KBSC-TV Channel 52 (now KVEA),
Corona/Los Angeles CA - Sermonette,
Sign-Off and SSB from circa 1977-78

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Graphics, design and description copyright 2018 by J. Alan Wall. All rights reserved.

The end of another telecast day arrives for Los Angeles' Telemundo station back when it was KBSC-TV and the LA outlet of ONTV, an over-the-air pay-TV network. The video commences with the ON-TV sign-off announcement. From there it's Meditations, a four-minute sermonette delivered, off-screen, by Joseph Hughes, pastor of West Hollywood Baptist Church. Then it's the KBSC-TV sign-off, with video of the American flag flying over, presumably, the Channel 52 studio building. The sign-off is delivered by none other than the late Dick Tufeld, who is best remembered as the voice of The Robot featured on the 1960s CBS-TV series Lost In Space.The Sierra Club SSB film follows, a holdover from the era (1966-76) when KBSC-TV was part of the Kaiser Broadcasting group of TV stations (the KBSC call sign was a holdover, as well)

According to this Wikipedia article on KEVA, Channel 52 was one of seven independent TV stations operating in Los Angeles in the 1960s and 1970s. During that time, KSBC-TV was on the air from early-afternoon to late-evening. It became part of the ONTV subscription service in 1977, and in 1978 went to 24-hour operation, hence the dates given for this sign-off video. In 1985, Channel 52 was sold to its current licensee, Telemundo (now a part of NBC-Universal), and the ONTV programming was dropped.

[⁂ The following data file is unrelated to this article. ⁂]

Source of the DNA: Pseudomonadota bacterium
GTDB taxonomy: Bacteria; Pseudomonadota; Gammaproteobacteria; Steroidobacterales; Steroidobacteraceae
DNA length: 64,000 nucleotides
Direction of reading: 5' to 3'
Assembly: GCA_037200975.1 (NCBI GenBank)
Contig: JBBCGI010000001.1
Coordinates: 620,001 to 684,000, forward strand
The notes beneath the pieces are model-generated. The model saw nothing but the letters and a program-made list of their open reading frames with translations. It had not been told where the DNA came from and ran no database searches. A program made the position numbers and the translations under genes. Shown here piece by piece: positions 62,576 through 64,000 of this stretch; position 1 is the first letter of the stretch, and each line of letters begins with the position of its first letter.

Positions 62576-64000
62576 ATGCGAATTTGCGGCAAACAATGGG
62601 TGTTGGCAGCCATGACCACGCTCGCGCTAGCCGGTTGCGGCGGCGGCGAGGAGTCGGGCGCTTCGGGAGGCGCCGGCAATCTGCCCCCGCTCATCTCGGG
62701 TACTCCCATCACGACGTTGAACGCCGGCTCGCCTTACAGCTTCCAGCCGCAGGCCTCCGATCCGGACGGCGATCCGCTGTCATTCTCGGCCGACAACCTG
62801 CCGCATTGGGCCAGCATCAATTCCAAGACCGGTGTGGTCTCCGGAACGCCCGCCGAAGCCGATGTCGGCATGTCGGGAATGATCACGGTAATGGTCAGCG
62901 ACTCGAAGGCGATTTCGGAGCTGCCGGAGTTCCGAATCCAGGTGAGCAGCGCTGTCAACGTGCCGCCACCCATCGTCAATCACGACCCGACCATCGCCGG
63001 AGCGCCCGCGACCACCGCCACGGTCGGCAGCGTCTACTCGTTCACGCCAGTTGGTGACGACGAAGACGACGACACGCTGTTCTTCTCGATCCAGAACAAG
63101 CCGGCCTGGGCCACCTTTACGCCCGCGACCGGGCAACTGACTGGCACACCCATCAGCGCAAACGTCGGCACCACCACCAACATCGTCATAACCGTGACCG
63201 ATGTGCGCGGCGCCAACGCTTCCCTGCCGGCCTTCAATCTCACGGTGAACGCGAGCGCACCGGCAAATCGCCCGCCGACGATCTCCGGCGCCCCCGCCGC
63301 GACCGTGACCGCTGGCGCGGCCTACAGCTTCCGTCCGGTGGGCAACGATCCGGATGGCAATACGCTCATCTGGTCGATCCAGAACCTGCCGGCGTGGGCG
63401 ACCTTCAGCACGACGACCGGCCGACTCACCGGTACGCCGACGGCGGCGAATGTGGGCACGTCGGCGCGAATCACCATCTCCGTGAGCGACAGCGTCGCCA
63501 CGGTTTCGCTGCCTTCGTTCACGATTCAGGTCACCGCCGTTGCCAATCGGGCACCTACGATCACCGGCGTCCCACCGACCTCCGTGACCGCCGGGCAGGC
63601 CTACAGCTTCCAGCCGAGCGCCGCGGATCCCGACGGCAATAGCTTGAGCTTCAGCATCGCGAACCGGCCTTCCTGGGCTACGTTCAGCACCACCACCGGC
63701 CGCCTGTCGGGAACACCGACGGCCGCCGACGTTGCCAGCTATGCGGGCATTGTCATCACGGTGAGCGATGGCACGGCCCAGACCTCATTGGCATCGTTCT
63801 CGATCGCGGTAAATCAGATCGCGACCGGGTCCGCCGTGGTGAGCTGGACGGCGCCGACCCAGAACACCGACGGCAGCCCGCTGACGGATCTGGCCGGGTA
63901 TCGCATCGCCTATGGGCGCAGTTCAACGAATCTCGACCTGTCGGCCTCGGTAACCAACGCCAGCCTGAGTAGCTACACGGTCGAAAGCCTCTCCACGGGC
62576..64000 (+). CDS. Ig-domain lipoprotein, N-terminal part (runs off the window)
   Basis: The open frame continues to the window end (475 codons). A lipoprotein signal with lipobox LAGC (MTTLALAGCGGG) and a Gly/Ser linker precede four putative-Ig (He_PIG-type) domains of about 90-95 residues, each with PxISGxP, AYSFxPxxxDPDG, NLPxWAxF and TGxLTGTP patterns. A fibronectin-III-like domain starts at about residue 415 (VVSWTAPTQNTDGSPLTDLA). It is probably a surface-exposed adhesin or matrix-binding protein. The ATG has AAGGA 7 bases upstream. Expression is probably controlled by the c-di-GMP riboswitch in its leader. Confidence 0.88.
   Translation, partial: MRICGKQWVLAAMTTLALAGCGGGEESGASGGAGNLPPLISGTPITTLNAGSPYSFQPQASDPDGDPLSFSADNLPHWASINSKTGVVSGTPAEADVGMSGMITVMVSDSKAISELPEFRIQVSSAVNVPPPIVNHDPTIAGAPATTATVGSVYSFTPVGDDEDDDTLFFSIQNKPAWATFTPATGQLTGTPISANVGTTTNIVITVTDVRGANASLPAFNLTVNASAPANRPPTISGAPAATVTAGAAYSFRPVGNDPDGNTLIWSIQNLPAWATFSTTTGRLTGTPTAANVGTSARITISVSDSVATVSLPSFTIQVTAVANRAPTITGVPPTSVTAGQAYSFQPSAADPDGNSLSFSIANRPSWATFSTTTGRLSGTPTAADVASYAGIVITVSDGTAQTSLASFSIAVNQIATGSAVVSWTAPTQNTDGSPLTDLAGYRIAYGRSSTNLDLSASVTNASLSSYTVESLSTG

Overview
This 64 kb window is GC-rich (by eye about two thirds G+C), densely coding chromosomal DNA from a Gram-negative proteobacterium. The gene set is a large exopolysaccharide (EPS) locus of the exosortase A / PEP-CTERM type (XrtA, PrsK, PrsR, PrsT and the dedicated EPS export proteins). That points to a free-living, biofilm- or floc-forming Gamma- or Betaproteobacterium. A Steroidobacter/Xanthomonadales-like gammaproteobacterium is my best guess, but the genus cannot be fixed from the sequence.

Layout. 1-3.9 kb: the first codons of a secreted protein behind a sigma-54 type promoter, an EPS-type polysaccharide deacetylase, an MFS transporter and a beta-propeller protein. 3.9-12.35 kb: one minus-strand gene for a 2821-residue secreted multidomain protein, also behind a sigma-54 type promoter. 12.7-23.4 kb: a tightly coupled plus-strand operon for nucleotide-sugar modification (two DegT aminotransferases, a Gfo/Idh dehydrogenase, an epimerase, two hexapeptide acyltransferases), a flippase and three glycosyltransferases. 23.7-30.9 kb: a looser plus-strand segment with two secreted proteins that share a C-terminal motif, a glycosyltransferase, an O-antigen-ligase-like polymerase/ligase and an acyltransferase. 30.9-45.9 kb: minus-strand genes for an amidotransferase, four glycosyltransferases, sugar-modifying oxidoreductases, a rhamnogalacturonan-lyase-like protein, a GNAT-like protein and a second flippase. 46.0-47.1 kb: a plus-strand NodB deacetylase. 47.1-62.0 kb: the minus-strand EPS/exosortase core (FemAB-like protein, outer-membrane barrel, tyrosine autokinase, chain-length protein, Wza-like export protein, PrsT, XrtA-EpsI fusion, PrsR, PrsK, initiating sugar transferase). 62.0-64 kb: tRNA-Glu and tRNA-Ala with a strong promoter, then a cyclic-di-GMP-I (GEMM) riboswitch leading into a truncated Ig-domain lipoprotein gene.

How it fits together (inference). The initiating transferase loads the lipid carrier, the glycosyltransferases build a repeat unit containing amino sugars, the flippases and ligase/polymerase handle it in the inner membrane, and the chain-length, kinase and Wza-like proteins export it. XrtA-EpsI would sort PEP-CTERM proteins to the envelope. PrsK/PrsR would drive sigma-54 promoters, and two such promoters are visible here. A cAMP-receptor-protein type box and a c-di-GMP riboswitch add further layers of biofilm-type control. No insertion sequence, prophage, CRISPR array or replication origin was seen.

The ONTV network was one of a number of pay-TV services in the late 1970s and early 1980s that transmitted a scrambled signal over a UHF-TV channel. ONTV was seen in a dozen or so major U.S. cities, which included Chicago, Detroit, Cincinnati and San Francisco, but not New York City. The programming was mainly movies, sporting events, music concerts, overnight "adult" entertainment and "pay-per-view" specials. It was on ONTV that George Lucas' sci-fi blockbuster movie Star Wars (1977) made its TV debut, in September 1982. When cable TV became more widely available in the U.S. in the 1980s, over-the-air pay-TV became obsolete, resulting in the demise of ONTV and similar networks

Page edited Sunday, 18 November 2012

NOTE: The video files featured on this website are taken from my VHS home recordings of over-the-air and cable video captures, clips contributed by others and clips downloaded from YouTube and similar sites. The quality varies from clip to clip, due to TV reception and recording issues. None of the clips that are featured here have been authorized by the various television stations, networks or any other entity.